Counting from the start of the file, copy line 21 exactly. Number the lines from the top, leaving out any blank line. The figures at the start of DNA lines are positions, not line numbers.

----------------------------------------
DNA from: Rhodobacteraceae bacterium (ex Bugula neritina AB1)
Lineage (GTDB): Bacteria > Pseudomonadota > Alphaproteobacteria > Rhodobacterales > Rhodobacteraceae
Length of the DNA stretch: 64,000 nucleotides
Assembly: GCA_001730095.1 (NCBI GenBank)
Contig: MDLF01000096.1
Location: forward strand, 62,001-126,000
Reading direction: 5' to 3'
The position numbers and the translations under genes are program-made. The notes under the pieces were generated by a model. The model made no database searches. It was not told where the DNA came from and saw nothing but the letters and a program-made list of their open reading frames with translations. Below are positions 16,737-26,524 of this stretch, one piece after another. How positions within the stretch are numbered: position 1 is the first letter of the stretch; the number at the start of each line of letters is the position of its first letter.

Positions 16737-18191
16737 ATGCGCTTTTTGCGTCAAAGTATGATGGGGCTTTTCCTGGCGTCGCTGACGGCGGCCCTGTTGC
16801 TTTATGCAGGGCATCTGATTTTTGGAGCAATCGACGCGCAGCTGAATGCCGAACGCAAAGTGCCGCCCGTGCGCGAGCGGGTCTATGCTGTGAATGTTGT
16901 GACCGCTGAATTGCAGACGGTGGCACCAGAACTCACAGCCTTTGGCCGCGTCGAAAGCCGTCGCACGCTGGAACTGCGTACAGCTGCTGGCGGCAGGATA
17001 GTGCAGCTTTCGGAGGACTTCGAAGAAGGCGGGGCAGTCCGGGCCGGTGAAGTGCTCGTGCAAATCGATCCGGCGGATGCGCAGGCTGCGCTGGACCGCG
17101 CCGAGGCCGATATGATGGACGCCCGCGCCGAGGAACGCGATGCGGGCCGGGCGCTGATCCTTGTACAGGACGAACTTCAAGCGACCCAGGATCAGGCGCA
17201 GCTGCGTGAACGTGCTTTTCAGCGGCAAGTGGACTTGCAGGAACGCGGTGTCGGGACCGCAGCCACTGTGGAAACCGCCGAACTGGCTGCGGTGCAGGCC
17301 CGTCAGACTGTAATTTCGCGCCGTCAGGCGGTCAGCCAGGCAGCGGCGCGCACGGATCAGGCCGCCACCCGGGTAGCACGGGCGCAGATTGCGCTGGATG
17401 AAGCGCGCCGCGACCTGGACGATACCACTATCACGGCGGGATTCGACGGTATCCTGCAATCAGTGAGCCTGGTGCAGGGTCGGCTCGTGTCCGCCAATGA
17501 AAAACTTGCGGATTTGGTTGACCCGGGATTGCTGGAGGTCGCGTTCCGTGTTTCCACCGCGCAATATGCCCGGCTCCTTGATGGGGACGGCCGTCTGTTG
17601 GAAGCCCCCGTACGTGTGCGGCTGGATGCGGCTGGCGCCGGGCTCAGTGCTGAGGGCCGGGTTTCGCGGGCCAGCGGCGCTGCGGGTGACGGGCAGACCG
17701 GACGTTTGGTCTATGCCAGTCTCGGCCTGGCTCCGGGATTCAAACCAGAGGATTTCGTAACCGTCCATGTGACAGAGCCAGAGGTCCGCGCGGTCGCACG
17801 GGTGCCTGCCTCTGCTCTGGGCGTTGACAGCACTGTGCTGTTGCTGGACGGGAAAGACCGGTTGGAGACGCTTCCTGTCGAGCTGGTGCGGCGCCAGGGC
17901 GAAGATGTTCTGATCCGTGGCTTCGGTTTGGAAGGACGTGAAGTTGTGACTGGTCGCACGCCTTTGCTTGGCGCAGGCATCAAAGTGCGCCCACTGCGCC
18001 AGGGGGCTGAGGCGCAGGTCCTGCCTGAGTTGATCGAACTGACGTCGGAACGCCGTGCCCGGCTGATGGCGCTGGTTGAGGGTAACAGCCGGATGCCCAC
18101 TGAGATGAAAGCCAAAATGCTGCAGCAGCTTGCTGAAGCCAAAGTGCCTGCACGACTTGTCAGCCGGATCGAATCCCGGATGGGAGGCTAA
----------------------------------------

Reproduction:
17801 GGTGCCTGCCTCTGCTCTGGGCGTTGACAGCACTGTGCTGTTGCTGGACGGGAAAGACCGGTTGGAGACGCTTCCTGTCGAGCTGGTGCGGCGCCAGGGC